Tuesday, January 23, 2007

Pictures at an Exhibition Part 4: The Paleo-art of Zdeněk Burian

Dear Constant Readers,

While my own "art" is slowly getting worked on, I figured that I might as well share the work of people who far eclipse me in talent and imagination. Judging from my previous posts you can probably see that I enjoy both old paintings and strange (oft-prehistoric) creatures, so you can see what the appeal of Paleo-art is. While Paleo-art is very common today, it's just...different. Back in the early to mid 20th century it just seemed more "artistic". The people working on it were really artists and really talented ones at that. I can't precisely pin down what made these paintings species, it really is something too subtle for my clunky language skills. This seems to be a recurring theme in these blogs.

My artist of the day is Mr. Zdeněk Michael František Burian, a Czech painter. All of his images just have a ring of familiarity from my childhood, so perhaps it is my own nostalgia that makes them special too me. The reconstructions are fairly decent fothe most part, although his dinosaurs are notably dated. But that doesn't matter too much, the paintings are dynamic and a lot of fun, far removed from my own diagram-like work. Plus, they just have this iconic feel to them.

Oh yes, I'm also going to attempt to label these animals myself, and of course if I get some wrong I expect you all to correct me! God knows I need all the help I can get. Obviously there is going to be some selection bias here; you people curious about Connor's Island may get some hints about future ideas. Enough rambling, picture time.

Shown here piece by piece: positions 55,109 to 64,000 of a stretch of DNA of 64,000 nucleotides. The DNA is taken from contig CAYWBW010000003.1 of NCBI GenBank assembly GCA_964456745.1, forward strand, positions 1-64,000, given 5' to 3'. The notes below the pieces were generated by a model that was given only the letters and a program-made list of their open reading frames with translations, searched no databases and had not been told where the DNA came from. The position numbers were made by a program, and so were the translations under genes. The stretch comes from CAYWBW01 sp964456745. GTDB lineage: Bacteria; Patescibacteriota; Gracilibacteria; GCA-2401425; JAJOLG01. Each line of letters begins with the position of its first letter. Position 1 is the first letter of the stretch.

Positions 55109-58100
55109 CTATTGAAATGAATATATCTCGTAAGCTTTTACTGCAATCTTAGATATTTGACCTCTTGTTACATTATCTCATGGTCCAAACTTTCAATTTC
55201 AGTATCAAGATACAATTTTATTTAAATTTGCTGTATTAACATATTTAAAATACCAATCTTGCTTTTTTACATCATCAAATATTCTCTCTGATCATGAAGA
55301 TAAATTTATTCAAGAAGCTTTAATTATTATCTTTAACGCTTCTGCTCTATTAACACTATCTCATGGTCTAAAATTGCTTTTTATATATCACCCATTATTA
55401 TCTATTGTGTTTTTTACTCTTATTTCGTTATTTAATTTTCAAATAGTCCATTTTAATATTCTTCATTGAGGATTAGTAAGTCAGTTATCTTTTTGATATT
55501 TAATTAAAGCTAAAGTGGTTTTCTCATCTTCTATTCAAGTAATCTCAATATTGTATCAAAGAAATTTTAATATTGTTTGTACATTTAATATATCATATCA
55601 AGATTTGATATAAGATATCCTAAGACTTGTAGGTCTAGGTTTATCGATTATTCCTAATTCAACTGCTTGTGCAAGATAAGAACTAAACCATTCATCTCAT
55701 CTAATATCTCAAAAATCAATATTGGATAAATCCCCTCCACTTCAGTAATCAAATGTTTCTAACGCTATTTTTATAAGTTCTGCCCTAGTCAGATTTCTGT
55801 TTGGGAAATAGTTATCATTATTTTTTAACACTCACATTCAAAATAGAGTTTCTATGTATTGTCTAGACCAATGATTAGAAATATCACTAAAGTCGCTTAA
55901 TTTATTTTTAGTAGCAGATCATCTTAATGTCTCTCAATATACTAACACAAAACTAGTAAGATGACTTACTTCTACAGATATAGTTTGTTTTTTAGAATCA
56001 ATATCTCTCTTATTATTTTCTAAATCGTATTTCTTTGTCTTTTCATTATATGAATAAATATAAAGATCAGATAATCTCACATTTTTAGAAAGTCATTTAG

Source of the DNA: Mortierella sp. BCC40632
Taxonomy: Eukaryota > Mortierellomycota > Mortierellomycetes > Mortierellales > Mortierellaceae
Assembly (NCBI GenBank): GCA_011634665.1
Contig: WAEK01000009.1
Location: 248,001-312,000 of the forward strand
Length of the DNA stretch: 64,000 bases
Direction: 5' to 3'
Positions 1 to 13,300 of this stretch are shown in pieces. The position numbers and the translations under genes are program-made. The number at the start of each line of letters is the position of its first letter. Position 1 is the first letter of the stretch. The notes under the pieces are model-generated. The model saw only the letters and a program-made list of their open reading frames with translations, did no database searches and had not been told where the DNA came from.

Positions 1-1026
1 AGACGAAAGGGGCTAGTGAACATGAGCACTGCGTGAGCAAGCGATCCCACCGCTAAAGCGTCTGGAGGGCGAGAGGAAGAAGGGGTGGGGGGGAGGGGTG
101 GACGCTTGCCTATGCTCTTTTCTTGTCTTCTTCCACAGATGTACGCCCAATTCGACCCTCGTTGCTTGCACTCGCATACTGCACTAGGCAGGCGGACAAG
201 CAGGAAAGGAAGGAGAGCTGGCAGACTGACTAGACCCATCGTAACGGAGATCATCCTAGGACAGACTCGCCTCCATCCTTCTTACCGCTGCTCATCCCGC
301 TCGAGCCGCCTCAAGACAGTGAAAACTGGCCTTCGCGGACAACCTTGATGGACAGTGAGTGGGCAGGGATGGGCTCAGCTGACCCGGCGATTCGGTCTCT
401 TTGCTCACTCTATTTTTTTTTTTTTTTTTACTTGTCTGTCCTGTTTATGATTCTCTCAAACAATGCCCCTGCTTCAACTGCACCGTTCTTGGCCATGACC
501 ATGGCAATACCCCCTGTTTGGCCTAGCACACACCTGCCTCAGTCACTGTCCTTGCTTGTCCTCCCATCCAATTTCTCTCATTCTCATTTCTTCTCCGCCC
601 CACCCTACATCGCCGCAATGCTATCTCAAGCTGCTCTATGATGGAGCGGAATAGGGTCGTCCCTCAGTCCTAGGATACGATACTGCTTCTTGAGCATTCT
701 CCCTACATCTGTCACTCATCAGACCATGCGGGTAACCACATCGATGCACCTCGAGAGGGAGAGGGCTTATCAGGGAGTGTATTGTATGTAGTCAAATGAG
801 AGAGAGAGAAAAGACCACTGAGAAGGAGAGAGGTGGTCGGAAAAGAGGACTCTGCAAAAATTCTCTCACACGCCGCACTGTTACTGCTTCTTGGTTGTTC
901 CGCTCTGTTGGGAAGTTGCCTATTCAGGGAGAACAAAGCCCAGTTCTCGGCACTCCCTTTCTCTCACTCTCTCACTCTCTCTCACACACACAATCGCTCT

The fossil freshwater shark Xenacanthus. It had a pretty impressive run from the Devonian to the Triassic.

Mesosaurus, one of the first secondarily aquatic reptiles from the Early Permian.

A Gorgonopsid Therapsid ("mammal-like reptile"), possibly Lycaenops.

A gigantic marine lizard (i.e. a mosasaur), Tylosaurus? Many prehistoric reptiles are incorrectly called "lizards" (or more commonly, dinosaurs) but this actually was a close relative of monitors and snakes.

A dark and brooding Pliosaur of some kind.

Basilosaurus, a primitive whale with an unusually elongated body. The maximum size is 50-60 feet in most sources, but occasionally stated as being 25 meters (80+ feet). I have no idea what this discrepancy is about.

Uintatherium, a bizarre primitive herbivorous mammal unrelated to anything alive today.

Deinotherium, a huge elephant-like proboscidean which survived until a couple million years ago.

A Phorusrhacid "Terror Bird", chiefly from South America. Taken from here.

An Australopithecine, maybe Paranthropus.

The Elephant Bird, Aepyornis.

And for more illustrations, please go to the archived page on the Internet Archives. Who knows why the thing isn't working anymore...the Internet Archive comes to the rescue again! Thanks to my annonymous commentator for pointing that out to me. You can identify yourself on this thing you know, like this:



Anonymous said...

What I thought of when I heard "paleo-art" would be some awesome cave drawings, needless to say I was wrong.

Henceforth I shall comment upon all of the pictures in order.

1. That man doesn't look crazy enough to justify his name.

2. It loks like a fish, but it has the mouth of a shark.

3. This one just looks scared. Sort of like an alligator/cormorant who just realized that it can't swill that well either.

And now for a brief pause as I refresh the page in order to see more monsters.

4. Forth Gorgonopsid, the only one that I can pronounce. When you create your animals, you also need to create an environment for them. So, practice drawing trees.

5. Now this one looks pretty normal, then again it's probably fifty feet long...

6. Awe, this one looks angsty.

7. Ha, that thing is so lazy looking. Fine, I guess since you're in my mouth I might as well eat you.

And the other ones will remain a mystery.

Anonymous said...

Hey where did all the images go? They didn't load and when I clicked on them I was denyed access.